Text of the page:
• With the education and training that critical care nurses now receive there are often situations were this is challenged.

    As a nurse working in ICU for about 2 years, when I’m finally feeling like I’m getting the hang of things when one I ask one of our doctors if they would like the ventilation parameters weaned for extubation. I asked would you rather I weaned the PEEP or pressure support first to which he replied “what’s PEEP”. I often think about because it suddenly made me realise that doctors actually are human and can you believe I might even be able to help them learn something about ICU as well.

    This story also really made me think about competence. Who is competent to prescribe the weaning program for this patient?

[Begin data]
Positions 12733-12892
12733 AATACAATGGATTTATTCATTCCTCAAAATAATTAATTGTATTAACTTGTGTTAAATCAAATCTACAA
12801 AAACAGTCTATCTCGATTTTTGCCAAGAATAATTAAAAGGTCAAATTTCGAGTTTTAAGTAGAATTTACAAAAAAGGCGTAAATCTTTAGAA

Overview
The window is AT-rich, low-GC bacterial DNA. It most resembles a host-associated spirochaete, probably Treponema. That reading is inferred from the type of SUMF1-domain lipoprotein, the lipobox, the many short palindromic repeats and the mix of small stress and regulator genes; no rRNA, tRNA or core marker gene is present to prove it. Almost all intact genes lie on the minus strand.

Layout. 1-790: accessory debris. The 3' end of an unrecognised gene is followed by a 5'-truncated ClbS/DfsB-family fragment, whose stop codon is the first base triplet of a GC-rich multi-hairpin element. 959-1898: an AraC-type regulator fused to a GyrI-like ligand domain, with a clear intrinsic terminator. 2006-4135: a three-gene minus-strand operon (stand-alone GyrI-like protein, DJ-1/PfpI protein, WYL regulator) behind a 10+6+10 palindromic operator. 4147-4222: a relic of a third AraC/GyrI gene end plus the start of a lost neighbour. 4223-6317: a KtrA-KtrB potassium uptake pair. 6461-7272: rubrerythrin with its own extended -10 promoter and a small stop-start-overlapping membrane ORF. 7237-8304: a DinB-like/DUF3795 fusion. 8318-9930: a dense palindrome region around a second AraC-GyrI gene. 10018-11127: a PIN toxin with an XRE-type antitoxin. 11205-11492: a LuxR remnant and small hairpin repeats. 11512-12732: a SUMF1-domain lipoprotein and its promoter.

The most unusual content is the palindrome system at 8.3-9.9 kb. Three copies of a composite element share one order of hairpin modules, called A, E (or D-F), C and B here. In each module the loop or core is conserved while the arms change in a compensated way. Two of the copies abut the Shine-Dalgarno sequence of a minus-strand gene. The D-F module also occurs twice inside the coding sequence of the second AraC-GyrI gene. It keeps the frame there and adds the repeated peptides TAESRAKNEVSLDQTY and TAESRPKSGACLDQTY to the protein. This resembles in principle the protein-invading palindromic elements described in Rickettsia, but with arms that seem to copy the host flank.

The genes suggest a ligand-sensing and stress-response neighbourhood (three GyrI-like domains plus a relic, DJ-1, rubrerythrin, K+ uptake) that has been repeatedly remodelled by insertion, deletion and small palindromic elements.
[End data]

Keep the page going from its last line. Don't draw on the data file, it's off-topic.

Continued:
• The reality and perhaps the ultimate difference between nurses and doctors is that Doctors have ultimate responsibility of patients. As nurses we like quick ward rounds, clear plans for the day, we hate fence sitting on end of life matters, and we love protocols so we draw on our knowledge of how to do these things. procedures, and guidelines. Where as for the doctors you need to weigh the risks and benefits of your decisions, consider all possibilities of outcome and to do this you draw on your extensive academic knoweldge and breadth of experience. But some of the workload in ICU is predictable and contrary to urban myth actually works best when is based on guidelines and protocols.
  • Myth Number 1, only doctors can lead resuscitation. And by leading resuscitation I mean the delivery of advanced life support algorithms and team management. There was a brilliant PK from an ICU nurse Tamara Hills that exemplifies the importance of effective non-technical skills in Crisis Resource Management. Having worked as the resscitation coordinator at our hsopital, I think experienced ICU nurses have a lot to offer in these situations.